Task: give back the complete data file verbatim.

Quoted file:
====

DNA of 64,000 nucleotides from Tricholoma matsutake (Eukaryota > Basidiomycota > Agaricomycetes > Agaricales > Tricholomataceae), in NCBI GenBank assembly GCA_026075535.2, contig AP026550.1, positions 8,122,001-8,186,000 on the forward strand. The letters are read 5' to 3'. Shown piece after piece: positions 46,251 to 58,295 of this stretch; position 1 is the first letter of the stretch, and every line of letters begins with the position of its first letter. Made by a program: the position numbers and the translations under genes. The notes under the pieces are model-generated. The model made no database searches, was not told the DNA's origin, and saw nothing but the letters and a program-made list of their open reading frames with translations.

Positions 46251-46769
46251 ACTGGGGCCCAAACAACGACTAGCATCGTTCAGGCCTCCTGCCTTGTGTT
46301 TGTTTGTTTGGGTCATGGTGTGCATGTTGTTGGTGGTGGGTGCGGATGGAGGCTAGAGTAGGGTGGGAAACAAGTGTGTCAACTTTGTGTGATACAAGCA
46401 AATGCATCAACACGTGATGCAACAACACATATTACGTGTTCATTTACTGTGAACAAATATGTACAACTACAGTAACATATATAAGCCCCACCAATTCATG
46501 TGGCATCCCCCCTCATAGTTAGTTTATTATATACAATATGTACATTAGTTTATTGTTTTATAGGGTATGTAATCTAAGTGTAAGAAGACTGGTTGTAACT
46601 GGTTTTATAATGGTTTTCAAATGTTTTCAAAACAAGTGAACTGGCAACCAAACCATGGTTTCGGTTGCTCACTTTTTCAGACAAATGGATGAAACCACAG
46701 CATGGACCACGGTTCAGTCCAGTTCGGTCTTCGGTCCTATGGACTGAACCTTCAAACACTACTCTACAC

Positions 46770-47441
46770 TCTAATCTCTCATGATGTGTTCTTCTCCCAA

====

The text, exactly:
DNA of 64,000 nucleotides from Tricholoma matsutake (Eukaryota > Basidiomycota > Agaricomycetes > Agaricales > Tricholomataceae), in NCBI GenBank assembly GCA_026075535.2, contig AP026550.1, positions 8,122,001-8,186,000 on the forward strand. The letters are read 5' to 3'. Shown piece after piece: positions 46,251 to 58,295 of this stretch; position 1 is the first letter of the stretch, and every line of letters begins with the position of its first letter. Made by a program: the position numbers and the translations under genes. The notes under the pieces are model-generated. The model made no database searches, was not told the DNA's origin, and saw nothing but the letters and a program-made list of their open reading frames with translations.

Positions 46251-46769
46251 ACTGGGGCCCAAACAACGACTAGCATCGTTCAGGCCTCCTGCCTTGTGTT
46301 TGTTTGTTTGGGTCATGGTGTGCATGTTGTTGGTGGTGGGTGCGGATGGAGGCTAGAGTAGGGTGGGAAACAAGTGTGTCAACTTTGTGTGATACAAGCA
46401 AATGCATCAACACGTGATGCAACAACACATATTACGTGTTCATTTACTGTGAACAAATATGTACAACTACAGTAACATATATAAGCCCCACCAATTCATG
46501 TGGCATCCCCCCTCATAGTTAGTTTATTATATACAATATGTACATTAGTTTATTGTTTTATAGGGTATGTAATCTAAGTGTAAGAAGACTGGTTGTAACT
46601 GGTTTTATAATGGTTTTCAAATGTTTTCAAAACAAGTGAACTGGCAACCAAACCATGGTTTCGGTTGCTCACTTTTTCAGACAAATGGATGAAACCACAG
46701 CATGGACCACGGTTCAGTCCAGTTCGGTCTTCGGTCCTATGGACTGAACCTTCAAACACTACTCTACAC

Positions 46770-47441
46770 TCTAATCTCTCATGATGTGTTCTTCTCCCAA